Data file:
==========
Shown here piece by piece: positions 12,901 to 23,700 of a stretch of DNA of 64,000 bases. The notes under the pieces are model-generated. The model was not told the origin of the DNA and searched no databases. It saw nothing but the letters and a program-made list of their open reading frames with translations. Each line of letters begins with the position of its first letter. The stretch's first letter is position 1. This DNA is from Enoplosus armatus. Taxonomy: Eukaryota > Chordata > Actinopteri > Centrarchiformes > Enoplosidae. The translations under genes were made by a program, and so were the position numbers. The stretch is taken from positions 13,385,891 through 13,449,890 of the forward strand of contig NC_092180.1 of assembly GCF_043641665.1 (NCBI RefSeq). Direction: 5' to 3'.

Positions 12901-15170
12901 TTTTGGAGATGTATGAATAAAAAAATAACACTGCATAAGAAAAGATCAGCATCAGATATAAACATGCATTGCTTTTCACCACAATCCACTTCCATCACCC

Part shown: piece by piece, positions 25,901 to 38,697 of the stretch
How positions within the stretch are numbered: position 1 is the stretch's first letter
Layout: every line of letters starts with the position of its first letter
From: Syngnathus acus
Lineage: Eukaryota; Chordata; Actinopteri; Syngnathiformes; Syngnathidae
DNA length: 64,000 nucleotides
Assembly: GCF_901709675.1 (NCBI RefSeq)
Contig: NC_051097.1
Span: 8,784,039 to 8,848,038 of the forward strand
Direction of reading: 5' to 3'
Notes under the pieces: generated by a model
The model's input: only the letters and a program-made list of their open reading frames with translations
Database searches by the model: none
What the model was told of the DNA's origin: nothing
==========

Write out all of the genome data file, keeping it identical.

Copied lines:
Shown here piece by piece: positions 12,901 to 23,700 of a stretch of DNA of 64,000 bases. The notes under the pieces are model-generated. The model was not told the origin of the DNA and searched no databases. It saw nothing but the letters and a program-made list of their open reading frames with translations. Each line of letters begins with the position of its first letter. The stretch's first letter is position 1. This DNA is from Enoplosus armatus. Taxonomy: Eukaryota > Chordata > Actinopteri > Centrarchiformes > Enoplosidae. The translations under genes were made by a program, and so were the position numbers. The stretch is taken from positions 13,385,891 through 13,449,890 of the forward strand of contig NC_092180.1 of assembly GCF_043641665.1 (NCBI RefSeq). Direction: 5' to 3'.

Positions 12901-15170
12901 TTTTGGAGATGTATGAATAAAAAAATAACACTGCATAAGAAAAGATCAGCATCAGATATAAACATGCATTGCTTTTCACCACAATCCACTTCCATCACCC

Part shown: piece by piece, positions 25,901 to 38,697 of the stretch
How positions within the stretch are numbered: position 1 is the stretch's first letter
Layout: every line of letters starts with the position of its first letter
From: Syngnathus acus
Lineage: Eukaryota; Chordata; Actinopteri; Syngnathiformes; Syngnathidae
DNA length: 64,000 nucleotides
Assembly: GCF_901709675.1 (NCBI RefSeq)
Contig: NC_051097.1
Span: 8,784,039 to 8,848,038 of the forward strand
Direction of reading: 5' to 3'
Notes under the pieces: generated by a model
The model's input: only the letters and a program-made list of their open reading frames with translations
Database searches by the model: none
What the model was told of the DNA's origin: nothing